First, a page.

Researchers at the Beth Israel Deaconess Medical Center (BIDMC) in Boston are prototyping using Amazon Alexa, the AI-powered digital assistant, as a way for patients to check their room number or find out their daily care plan.
John Halamka, CIO at BIDMC has said his team is conducting extensive early work with the Alexa app, which rose to the top of Apple’s App Store charts at the end of 2017, to build a variety of skills that will be useful for patients.
They are using Echo devices, the smart speakers which house Alexa, in pilot inpatient settings (not with real patients) to test Alexa’s ability to understand certain queries.
Some of the queries they’ve been able to develop so far are: “Ask BIDMC to call a nurse”, “Ask BIDMC to give me some inspiration”, “Ask BIDMC what’s my care plan for today”, and “Ask Locate where is Doctor Sarah Mason”.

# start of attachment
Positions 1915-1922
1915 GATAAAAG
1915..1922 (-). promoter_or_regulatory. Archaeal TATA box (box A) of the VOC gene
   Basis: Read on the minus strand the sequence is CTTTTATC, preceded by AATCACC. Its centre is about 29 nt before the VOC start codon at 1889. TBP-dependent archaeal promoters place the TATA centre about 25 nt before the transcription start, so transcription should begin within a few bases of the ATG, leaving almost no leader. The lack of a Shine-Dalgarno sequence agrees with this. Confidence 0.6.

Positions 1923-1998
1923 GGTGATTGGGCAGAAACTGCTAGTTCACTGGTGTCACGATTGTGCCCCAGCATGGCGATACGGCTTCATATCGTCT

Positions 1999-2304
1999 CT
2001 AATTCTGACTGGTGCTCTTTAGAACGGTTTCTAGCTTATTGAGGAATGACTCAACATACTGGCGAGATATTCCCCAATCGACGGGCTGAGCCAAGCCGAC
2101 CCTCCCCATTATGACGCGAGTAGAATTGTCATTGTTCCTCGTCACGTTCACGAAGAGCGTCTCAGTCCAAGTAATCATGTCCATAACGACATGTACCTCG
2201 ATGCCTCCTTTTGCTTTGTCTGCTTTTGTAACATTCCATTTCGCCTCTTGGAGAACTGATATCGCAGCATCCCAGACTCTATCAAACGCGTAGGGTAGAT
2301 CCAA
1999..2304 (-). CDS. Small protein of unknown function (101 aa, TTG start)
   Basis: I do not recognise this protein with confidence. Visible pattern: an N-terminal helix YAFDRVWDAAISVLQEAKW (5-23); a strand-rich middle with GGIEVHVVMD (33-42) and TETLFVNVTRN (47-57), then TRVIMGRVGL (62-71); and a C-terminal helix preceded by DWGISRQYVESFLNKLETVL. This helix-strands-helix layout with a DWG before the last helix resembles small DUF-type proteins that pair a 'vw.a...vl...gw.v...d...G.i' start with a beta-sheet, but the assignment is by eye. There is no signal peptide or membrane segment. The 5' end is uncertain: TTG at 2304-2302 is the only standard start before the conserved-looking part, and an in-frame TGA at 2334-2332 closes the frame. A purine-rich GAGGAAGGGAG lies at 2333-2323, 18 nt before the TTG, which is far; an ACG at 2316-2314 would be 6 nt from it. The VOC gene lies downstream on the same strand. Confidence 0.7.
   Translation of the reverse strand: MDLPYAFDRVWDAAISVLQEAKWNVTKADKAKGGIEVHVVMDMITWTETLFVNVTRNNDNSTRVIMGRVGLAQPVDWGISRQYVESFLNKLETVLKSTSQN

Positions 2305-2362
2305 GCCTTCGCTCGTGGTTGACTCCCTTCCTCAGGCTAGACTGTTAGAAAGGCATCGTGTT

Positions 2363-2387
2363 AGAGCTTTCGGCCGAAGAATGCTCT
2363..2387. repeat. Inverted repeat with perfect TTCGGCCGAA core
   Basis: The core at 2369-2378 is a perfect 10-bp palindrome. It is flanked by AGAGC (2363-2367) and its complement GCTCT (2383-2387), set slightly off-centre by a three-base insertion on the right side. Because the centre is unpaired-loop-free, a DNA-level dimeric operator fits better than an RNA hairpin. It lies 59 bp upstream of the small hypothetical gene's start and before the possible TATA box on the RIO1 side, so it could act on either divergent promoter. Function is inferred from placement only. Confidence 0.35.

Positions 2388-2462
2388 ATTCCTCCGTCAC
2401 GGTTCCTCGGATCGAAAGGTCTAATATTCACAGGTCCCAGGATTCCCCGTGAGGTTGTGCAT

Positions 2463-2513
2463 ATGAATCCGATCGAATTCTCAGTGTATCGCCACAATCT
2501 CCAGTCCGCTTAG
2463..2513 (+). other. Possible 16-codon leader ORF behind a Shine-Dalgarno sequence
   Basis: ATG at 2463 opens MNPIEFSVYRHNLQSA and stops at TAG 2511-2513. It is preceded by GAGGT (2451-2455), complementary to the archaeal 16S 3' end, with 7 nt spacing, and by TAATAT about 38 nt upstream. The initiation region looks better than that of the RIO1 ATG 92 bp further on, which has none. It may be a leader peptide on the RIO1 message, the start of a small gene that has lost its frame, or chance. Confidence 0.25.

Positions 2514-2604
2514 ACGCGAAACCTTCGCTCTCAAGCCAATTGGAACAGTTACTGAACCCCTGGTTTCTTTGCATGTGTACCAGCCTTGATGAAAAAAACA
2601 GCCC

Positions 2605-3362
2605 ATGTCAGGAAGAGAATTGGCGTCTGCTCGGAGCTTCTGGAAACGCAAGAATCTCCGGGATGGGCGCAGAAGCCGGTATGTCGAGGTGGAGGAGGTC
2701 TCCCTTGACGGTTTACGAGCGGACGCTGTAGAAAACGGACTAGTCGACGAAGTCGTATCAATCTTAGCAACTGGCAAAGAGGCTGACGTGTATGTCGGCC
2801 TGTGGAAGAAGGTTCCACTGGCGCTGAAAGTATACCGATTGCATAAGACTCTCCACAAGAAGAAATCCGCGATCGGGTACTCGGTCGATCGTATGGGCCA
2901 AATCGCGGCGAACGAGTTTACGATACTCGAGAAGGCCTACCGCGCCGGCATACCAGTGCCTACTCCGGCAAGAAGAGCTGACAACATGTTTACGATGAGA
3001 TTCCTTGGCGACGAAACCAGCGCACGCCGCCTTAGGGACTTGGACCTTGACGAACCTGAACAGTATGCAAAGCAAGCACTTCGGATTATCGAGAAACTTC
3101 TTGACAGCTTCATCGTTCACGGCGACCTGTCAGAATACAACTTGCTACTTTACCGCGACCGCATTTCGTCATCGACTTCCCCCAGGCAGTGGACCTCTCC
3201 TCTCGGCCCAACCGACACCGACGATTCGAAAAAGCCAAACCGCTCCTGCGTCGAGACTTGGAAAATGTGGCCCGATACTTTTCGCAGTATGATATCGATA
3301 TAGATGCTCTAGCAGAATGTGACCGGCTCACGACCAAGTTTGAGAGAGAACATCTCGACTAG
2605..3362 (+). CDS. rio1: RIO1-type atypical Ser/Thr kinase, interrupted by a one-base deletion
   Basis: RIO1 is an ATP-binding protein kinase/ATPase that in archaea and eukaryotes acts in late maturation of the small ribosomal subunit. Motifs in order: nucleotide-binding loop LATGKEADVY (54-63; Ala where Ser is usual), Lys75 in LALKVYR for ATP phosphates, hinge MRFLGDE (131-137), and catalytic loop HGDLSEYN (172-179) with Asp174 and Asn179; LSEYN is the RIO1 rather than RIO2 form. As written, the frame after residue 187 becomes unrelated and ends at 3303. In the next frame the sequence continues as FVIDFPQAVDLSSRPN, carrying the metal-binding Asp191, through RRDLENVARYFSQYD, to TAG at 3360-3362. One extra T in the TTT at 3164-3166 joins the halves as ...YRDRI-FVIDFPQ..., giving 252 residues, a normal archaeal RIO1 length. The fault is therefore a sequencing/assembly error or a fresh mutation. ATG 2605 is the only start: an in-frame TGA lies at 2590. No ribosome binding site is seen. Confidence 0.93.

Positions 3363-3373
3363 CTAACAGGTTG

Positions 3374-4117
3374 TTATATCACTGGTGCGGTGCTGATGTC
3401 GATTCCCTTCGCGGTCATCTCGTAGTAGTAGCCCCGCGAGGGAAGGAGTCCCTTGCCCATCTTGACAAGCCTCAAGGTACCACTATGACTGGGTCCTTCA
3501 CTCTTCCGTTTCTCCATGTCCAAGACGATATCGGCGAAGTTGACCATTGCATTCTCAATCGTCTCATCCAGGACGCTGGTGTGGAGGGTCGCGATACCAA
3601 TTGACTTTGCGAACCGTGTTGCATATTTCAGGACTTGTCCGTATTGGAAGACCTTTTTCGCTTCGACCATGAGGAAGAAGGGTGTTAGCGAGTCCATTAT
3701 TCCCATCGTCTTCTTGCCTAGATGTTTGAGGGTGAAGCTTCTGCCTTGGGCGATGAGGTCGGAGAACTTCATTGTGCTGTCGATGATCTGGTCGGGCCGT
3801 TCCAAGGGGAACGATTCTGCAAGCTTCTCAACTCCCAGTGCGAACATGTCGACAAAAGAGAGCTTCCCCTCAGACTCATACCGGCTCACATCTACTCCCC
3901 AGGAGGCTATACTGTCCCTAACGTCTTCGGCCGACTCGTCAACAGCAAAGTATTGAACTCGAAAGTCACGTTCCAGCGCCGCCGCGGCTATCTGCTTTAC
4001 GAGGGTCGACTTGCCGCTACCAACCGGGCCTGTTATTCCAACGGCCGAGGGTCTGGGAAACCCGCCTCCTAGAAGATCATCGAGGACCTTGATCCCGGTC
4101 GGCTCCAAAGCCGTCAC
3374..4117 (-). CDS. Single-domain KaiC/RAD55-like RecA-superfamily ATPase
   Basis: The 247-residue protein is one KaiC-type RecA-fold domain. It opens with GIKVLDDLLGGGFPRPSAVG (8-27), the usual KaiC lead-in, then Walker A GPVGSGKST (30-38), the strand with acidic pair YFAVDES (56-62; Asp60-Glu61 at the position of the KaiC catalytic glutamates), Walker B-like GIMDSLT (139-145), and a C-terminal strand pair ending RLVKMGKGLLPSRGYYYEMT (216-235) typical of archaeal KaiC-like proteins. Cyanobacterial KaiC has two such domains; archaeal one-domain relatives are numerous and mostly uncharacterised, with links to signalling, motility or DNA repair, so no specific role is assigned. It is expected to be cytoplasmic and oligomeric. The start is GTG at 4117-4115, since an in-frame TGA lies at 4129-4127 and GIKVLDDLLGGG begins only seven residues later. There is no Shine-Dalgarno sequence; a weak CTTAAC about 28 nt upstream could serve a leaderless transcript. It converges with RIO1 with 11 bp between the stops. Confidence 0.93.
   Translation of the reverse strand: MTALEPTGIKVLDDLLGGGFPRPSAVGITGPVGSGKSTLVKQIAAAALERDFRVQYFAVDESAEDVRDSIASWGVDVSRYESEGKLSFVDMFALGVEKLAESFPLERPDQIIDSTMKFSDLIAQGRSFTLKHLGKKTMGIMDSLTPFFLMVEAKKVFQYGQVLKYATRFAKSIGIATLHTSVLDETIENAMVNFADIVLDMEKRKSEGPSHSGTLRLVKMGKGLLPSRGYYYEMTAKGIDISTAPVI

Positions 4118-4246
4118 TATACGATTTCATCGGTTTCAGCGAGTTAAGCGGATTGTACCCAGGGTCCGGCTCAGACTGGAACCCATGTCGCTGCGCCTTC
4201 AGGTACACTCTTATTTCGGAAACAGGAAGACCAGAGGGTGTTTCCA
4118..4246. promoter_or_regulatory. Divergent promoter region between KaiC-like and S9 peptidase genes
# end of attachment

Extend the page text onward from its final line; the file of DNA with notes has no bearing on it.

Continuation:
Halamka told AIMed Magazine, “The value to hospital staff is time saved – we’re enabling employees to spend their time on more cognitive tasks. The Amazon APIs seem to have solved the natural language processing (NLP) issues already. We’ll go into production as soon as Amazon supports Health Insurance Portability and Accountability Act (HIPAA) compliance for Alexa.”
Because of HIPAA, the federal rules that protect patient privacy when it comes to their personal health data, there are restrictions on what information patients could access through voice assistants like Alexa.
To circumvent this problem for now, BIDMC may use Alexa to give patients non-identifiable information. Alexa has no idea who the person asking questions is, so information it supplies can’t be identified as belonging to a specific patient.
Halamka also revealed that his team are experimenting with sentiment analysis in the context of social media reviews about BIDMC.